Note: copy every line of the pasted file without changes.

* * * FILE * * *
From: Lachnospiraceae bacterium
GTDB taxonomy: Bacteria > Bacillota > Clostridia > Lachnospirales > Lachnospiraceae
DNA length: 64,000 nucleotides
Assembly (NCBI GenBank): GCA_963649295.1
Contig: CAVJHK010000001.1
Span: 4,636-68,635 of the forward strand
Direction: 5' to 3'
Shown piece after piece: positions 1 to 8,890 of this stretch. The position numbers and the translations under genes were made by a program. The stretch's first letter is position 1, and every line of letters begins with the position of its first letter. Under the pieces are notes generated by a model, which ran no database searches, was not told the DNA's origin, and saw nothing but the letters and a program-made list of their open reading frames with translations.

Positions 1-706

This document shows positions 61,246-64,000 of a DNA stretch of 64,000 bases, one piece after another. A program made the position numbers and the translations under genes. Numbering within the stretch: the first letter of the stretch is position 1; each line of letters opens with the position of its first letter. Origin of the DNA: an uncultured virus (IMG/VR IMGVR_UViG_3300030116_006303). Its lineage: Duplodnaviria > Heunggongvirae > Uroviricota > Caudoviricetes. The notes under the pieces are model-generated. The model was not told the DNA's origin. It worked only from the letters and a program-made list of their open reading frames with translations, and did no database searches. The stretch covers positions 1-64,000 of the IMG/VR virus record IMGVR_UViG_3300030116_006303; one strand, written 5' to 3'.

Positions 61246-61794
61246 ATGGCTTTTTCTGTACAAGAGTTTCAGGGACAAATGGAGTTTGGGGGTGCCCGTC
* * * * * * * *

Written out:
From: Lachnospiraceae bacterium
GTDB taxonomy: Bacteria > Bacillota > Clostridia > Lachnospirales > Lachnospiraceae
DNA length: 64,000 nucleotides
Assembly (NCBI GenBank): GCA_963649295.1
Contig: CAVJHK010000001.1
Span: 4,636-68,635 of the forward strand
Direction: 5' to 3'
Shown piece after piece: positions 1 to 8,890 of this stretch. The position numbers and the translations under genes were made by a program. The stretch's first letter is position 1, and every line of letters begins with the position of its first letter. Under the pieces are notes generated by a model, which ran no database searches, was not told the DNA's origin, and saw nothing but the letters and a program-made list of their open reading frames with translations.

Positions 1-706

This document shows positions 61,246-64,000 of a DNA stretch of 64,000 bases, one piece after another. A program made the position numbers and the translations under genes. Numbering within the stretch: the first letter of the stretch is position 1; each line of letters opens with the position of its first letter. Origin of the DNA: an uncultured virus (IMG/VR IMGVR_UViG_3300030116_006303). Its lineage: Duplodnaviria > Heunggongvirae > Uroviricota > Caudoviricetes. The notes under the pieces are model-generated. The model was not told the DNA's origin. It worked only from the letters and a program-made list of their open reading frames with translations, and did no database searches. The stretch covers positions 1-64,000 of the IMG/VR virus record IMGVR_UViG_3300030116_006303; one strand, written 5' to 3'.

Positions 61246-61794
61246 ATGGCTTTTTCTGTACAAGAGTTTCAGGGACAAATGGAGTTTGGGGGTGCCCGTC